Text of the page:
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About The Hood River glacier. (Hood River, Or.) 1889-1933 | View Entire Issue (Oct. 13, 1904)
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TOILERS OP the COLUMBIA
By Paul De Loney Jfc
Rulhor of " Lort of Itie Drstrt," "Oregon Sketches,'' A Jt
?f?S nd other Pacific Coast Stork C
CHAPTER III Continued.
left muter of the aituation. old Sea
dog puraned his investigations. Tbe
hip bid filled with und in tbe neigh
borhood of the captain'! quarteri. It
wu thii very point that attracted the
Ciafty fiaherman'i attention.
rJhovels were lecnred and the boys
were ordered to delve their war into
the captain 'a room. It was easy to find
tbe door aince tbe aand only extended
about half way to tbe ceiling of tbe
While the boyi were shoveling back
the dripping land, old Seadog was al
ternately on tbe lookout iniide and oat.
He let nothing on the itianded vessel
escape hii observation and kept a con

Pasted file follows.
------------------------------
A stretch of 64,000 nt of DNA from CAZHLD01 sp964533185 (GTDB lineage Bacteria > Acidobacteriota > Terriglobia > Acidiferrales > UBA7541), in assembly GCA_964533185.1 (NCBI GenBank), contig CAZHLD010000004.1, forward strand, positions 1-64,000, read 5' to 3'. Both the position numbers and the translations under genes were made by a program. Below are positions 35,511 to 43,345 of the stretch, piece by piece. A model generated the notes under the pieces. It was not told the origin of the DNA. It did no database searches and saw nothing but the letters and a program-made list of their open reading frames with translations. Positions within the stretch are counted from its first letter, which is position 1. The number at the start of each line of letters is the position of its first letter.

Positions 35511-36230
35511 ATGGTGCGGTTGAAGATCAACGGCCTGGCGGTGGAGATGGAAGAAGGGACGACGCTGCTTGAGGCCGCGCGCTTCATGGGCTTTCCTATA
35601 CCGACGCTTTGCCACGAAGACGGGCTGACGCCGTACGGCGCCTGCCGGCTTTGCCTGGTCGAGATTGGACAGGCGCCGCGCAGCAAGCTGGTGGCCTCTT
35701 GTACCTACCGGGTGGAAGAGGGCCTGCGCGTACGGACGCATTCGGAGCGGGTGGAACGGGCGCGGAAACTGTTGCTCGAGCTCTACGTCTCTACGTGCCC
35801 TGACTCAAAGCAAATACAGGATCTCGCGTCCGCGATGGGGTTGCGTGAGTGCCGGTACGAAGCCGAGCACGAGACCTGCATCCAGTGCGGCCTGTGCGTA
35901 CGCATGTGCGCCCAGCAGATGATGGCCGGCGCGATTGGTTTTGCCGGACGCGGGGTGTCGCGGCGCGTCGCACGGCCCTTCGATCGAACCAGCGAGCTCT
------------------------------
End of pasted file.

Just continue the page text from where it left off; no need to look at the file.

stant vigilance out over the bay to ete
that no one was approaching.
"If I can make sure that they were
board my future is no longer an un
ceitainty," said tbe old man is be
mused to himself. "It was impossible
for any one to survive," he continued.
"The whole crew and all aboard went
to the bottom of the sea and the crabi
will have diBflgured their bodies be
yond recognition before they rise to the
surface. And even should they escape
these busy scavenger! they may drift
back to the ocean where they will furn
ish food for the larger fish."
The fishermen were already suspici
ous of old Seadog md when driven from
tbe wreck at the muijie of his gun they
immediately returned to the village
and spread tbe news.
"Tbe officers ought to take the mat
ter in hand," said one.
"Yes, be if up to stealing the ship
and cargo," said another.
Tbe Justice of the peace was appealed
to as well ai the village constable, but
these two functionaries declared that
tbey bad only Jurisdiction on tbe land
and not on tbe sea.
"But the pillaging should be stop
ped," insisted tbe honest fishermen
When the justice of the peace saw
that his neighbors were bent on some